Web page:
Schumacher calls time on epic career
Michael guns for another title but will quit at season’s end
Michael Schumacher, statistically by far the most successful grand prix driver in history, has announced his retirement as of the end of this season. His 15-year F1 career will be remembered as much for its controversy as its astonishing heights.
All those world championships and grand prix victories will forever have a but associated with them His apparent inability to draw the line between hard play and foul, as seen in his title-deciding clashes with Damon Hill at Adelaide in 1994 and Jacques Villeneuve at Jerez ’97, was with him to the end. As recently as Monaco this year he created an outcry by deliberately parking his Ferrari at Rascasse at the end of the session, preventing anyone from beating his provisional pole time. His first title with Benetton in ’94 was further clouded by the discovery of his car’s banned launch and traction control features.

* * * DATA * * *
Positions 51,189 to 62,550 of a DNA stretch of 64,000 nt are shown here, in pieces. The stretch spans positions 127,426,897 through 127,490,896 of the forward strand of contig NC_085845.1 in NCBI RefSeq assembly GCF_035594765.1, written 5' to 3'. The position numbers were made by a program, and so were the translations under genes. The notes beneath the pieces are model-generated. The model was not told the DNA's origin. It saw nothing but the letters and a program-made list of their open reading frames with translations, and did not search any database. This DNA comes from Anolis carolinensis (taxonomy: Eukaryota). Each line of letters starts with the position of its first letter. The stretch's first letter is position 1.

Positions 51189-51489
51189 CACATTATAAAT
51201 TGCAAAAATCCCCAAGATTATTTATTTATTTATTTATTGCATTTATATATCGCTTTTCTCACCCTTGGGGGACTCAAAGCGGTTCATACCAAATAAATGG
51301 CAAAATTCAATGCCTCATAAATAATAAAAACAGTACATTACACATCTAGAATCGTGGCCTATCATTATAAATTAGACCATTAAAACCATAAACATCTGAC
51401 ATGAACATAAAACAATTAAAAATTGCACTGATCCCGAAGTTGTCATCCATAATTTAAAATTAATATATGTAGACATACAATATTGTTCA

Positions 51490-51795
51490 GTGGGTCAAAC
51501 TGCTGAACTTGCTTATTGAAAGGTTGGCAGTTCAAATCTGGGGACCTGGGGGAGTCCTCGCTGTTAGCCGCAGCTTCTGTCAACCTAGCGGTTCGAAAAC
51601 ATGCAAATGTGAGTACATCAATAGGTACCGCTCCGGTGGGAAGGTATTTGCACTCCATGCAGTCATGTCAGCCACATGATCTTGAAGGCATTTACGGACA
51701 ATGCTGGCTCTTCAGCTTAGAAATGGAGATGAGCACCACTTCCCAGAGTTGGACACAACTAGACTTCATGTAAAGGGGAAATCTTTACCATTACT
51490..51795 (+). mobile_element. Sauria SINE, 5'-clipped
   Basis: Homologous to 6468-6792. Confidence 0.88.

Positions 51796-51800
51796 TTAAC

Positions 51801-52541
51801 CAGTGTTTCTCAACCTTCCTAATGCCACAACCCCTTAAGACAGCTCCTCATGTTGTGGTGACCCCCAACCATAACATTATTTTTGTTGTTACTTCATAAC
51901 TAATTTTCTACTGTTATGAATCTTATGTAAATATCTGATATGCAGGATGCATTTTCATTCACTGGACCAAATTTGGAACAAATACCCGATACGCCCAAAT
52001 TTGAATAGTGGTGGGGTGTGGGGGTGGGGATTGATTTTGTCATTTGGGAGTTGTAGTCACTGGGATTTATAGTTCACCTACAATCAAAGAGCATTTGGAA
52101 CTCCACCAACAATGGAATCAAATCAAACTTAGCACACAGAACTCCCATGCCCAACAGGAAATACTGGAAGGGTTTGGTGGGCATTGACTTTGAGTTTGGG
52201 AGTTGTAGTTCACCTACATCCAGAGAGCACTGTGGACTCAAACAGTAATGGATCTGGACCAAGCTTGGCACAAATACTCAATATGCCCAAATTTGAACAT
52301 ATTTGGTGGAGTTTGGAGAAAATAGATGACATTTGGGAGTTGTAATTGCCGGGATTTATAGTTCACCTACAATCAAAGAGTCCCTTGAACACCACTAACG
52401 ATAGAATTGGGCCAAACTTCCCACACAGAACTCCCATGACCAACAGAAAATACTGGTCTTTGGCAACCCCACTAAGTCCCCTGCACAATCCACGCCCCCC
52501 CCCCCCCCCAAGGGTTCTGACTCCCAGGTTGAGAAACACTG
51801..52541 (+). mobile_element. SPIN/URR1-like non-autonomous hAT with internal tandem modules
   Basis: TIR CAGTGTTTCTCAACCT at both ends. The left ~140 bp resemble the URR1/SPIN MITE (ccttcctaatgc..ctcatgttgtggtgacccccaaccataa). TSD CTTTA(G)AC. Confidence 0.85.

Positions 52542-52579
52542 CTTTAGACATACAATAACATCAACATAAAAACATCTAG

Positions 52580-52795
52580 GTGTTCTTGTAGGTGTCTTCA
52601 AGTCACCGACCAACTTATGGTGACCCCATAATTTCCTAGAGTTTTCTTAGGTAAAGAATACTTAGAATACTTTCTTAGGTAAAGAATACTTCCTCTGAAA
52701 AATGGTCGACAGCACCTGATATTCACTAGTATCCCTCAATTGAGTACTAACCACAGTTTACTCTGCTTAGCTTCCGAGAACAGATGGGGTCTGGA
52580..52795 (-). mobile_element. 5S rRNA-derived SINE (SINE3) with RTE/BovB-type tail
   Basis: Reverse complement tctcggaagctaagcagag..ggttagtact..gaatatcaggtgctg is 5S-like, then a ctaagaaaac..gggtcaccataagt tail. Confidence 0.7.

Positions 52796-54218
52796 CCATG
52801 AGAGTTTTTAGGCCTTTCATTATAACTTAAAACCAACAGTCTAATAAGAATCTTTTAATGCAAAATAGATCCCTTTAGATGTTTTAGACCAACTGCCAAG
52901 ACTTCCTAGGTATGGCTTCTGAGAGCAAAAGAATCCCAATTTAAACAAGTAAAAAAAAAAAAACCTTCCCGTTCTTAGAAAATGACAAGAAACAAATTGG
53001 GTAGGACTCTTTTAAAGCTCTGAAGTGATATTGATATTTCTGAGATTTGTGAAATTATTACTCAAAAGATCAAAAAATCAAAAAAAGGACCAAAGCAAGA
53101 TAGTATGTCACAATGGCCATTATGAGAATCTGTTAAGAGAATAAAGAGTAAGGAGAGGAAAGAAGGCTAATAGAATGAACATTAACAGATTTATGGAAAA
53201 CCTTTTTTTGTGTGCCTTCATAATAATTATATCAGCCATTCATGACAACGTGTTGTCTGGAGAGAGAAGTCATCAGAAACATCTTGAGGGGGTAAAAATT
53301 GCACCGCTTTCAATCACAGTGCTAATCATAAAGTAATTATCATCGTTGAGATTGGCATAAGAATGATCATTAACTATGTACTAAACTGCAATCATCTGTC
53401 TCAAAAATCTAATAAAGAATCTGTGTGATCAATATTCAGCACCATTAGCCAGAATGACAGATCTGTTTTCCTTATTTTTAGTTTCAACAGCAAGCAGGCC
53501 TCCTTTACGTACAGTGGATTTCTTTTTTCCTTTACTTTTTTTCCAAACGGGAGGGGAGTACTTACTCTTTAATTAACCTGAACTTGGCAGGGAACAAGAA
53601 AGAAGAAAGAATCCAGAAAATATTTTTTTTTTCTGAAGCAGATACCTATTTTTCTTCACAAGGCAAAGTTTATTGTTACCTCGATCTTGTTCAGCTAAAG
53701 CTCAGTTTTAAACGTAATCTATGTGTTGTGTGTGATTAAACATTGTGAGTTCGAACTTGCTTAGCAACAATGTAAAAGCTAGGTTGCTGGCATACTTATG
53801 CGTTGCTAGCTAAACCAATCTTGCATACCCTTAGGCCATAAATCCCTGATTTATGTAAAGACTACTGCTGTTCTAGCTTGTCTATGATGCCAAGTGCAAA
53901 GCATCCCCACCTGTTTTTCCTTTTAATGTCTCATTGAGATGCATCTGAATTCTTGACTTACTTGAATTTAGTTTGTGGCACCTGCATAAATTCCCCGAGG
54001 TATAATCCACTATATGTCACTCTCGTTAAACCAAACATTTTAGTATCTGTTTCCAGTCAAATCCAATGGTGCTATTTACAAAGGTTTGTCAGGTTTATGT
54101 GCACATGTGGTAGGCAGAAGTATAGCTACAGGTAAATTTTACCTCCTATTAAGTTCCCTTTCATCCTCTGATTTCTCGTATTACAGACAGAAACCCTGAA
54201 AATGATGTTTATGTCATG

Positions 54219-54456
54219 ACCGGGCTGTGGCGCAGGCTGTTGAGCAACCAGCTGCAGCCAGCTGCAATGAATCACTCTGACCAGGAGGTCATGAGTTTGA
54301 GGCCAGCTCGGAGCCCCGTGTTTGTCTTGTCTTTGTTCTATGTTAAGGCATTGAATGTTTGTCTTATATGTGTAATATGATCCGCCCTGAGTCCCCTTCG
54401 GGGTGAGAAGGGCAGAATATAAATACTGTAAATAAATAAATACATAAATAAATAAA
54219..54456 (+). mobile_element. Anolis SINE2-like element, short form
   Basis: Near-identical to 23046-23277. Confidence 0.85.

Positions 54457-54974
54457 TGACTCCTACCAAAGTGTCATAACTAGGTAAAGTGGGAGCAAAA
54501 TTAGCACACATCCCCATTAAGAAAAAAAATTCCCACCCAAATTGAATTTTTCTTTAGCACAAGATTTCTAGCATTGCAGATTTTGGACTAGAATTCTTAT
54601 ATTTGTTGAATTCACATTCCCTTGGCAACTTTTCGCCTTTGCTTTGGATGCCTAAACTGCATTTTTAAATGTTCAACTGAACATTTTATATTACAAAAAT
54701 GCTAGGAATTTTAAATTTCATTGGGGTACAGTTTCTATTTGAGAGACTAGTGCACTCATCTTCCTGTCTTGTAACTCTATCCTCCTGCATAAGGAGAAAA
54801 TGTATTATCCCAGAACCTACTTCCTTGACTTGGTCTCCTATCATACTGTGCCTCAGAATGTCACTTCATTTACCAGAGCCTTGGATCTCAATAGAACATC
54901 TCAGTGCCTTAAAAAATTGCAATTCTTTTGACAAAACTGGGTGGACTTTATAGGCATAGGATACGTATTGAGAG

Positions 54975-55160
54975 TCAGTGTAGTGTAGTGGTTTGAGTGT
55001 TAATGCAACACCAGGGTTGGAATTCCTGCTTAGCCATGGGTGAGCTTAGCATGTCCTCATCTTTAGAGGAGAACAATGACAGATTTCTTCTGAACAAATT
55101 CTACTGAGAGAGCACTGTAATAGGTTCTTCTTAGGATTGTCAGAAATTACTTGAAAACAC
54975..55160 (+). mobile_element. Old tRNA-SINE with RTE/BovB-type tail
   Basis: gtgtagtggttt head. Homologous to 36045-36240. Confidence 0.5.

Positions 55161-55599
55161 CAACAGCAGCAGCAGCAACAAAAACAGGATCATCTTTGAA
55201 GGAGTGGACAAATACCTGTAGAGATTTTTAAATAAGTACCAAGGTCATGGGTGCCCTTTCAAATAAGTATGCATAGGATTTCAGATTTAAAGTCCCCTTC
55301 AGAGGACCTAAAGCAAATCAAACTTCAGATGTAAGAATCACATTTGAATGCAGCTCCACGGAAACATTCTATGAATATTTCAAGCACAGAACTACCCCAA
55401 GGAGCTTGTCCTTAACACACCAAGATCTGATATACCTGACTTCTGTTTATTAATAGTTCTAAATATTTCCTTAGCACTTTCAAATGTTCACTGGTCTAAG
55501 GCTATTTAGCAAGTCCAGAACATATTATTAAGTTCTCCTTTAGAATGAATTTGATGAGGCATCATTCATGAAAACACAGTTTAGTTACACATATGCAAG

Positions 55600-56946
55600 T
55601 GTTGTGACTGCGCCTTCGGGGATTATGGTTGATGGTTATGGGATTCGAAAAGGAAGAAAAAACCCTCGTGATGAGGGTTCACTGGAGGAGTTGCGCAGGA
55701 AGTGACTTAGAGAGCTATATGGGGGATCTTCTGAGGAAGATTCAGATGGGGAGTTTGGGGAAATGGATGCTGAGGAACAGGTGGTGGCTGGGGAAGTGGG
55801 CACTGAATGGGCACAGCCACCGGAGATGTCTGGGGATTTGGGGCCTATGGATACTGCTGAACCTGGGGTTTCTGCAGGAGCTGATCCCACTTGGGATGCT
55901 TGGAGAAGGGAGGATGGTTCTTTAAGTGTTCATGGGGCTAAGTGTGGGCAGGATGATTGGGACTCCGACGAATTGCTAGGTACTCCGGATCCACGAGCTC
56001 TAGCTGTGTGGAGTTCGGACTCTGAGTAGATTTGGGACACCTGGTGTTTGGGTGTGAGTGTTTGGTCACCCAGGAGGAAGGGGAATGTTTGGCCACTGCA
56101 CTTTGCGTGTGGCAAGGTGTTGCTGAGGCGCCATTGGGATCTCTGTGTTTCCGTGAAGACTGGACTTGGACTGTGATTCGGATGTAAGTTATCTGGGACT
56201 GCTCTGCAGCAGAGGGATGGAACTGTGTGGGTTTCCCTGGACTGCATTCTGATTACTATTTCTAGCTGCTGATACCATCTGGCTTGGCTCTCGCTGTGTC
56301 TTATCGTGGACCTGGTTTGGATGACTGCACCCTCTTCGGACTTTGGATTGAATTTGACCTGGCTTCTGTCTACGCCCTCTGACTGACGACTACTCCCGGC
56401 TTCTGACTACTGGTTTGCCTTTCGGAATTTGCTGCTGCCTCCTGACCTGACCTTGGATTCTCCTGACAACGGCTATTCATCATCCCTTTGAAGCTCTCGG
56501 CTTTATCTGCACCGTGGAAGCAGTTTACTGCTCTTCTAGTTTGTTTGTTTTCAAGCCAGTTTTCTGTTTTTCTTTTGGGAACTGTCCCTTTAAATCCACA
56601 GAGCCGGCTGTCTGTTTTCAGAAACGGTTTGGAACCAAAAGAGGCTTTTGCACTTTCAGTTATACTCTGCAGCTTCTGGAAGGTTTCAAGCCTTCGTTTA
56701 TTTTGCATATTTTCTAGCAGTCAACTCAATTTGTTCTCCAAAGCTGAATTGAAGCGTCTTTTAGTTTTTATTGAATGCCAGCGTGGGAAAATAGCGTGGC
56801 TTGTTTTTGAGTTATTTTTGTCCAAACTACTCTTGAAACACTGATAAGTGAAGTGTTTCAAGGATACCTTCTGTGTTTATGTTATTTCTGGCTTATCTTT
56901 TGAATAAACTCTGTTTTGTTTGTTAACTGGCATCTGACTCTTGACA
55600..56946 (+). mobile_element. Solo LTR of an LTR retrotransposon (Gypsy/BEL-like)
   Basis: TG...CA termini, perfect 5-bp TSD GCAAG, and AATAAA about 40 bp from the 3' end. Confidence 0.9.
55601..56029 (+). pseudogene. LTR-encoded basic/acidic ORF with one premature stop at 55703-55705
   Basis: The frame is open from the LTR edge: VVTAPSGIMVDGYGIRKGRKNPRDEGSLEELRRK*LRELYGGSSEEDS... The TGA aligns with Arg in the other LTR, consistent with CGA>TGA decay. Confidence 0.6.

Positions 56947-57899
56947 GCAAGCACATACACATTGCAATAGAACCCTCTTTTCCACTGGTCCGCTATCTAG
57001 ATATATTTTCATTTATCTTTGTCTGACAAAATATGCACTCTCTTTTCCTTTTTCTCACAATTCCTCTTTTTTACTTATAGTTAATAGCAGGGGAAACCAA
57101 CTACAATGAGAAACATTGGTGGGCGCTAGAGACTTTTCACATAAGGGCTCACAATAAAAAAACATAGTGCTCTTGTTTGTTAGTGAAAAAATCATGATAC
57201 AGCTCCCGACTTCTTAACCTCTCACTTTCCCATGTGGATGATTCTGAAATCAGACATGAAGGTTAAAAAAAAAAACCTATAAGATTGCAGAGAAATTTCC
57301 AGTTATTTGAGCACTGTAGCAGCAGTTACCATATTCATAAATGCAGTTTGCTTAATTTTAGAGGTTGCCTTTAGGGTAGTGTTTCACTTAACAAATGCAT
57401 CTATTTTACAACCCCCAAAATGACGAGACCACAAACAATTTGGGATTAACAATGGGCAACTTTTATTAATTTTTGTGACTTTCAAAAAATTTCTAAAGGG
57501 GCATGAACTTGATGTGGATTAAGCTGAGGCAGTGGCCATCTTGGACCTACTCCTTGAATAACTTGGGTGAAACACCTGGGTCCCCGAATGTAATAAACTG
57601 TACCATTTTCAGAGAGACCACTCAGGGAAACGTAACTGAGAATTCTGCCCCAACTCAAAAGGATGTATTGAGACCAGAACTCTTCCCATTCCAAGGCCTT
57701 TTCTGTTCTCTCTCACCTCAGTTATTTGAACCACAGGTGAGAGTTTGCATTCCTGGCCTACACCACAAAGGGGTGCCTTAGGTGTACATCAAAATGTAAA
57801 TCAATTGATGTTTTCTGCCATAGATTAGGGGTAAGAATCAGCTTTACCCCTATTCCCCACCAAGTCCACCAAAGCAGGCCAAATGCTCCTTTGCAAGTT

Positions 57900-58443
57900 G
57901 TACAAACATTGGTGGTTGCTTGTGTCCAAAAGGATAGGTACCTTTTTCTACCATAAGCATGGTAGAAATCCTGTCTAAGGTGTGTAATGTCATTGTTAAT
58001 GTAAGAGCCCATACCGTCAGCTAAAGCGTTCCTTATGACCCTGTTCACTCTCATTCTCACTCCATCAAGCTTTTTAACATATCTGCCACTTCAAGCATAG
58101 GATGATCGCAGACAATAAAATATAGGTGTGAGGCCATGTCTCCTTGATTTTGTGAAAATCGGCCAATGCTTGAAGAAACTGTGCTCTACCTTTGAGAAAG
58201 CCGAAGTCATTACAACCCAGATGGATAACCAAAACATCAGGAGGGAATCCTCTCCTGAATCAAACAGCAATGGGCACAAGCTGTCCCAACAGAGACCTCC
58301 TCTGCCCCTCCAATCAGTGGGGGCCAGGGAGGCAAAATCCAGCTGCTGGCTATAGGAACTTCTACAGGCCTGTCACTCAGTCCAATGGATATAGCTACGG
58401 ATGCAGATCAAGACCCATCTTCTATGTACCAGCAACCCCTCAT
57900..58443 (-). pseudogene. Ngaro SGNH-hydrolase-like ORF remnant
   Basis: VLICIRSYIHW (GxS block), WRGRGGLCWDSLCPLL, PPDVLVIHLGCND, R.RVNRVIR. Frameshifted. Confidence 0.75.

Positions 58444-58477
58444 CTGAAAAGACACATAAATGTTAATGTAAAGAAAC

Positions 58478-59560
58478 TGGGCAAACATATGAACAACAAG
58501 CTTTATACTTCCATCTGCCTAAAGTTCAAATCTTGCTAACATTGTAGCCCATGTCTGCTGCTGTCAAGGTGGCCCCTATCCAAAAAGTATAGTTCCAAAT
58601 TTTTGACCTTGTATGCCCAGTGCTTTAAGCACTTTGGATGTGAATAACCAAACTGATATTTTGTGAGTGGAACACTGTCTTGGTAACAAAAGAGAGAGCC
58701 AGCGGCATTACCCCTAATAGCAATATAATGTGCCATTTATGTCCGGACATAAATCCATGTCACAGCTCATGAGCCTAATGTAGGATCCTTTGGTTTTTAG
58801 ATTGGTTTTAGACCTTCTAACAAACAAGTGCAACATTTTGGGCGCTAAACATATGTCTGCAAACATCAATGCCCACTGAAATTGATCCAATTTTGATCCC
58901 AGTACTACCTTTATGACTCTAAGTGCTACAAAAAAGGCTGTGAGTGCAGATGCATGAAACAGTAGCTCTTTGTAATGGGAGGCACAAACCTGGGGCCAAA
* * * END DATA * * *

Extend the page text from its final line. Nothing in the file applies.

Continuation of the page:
For all but one year of his career he has had the immense talents of technical director Ross Brawn and designer Rory Byrne around him. This three-man group grew symbiotically, but at its nucleus was the driving talent of Schumacher. It could make otherwise unfeasible race strategies work, could tease victories from a car not quite the best. And when allied to the best car it made for total annihilation.
Although some might say the towering statistics of Schumacher’s career are flattered by the quality of the machinery he’s driven, it’s his combination of talent, white-hot competitive intensity and relentless work rate that has brought such machinery to him.
But amid the statistics, history will probably recall him foremost as the driver who finally brought world championship status back to Ferrari after a barren patch longer than any other in Its history. When he joined in 1996 he found a technical desert behind the glittering facade. In 2000 he became the first Ferrari-driving world champion since Jody Scheckter in 1979.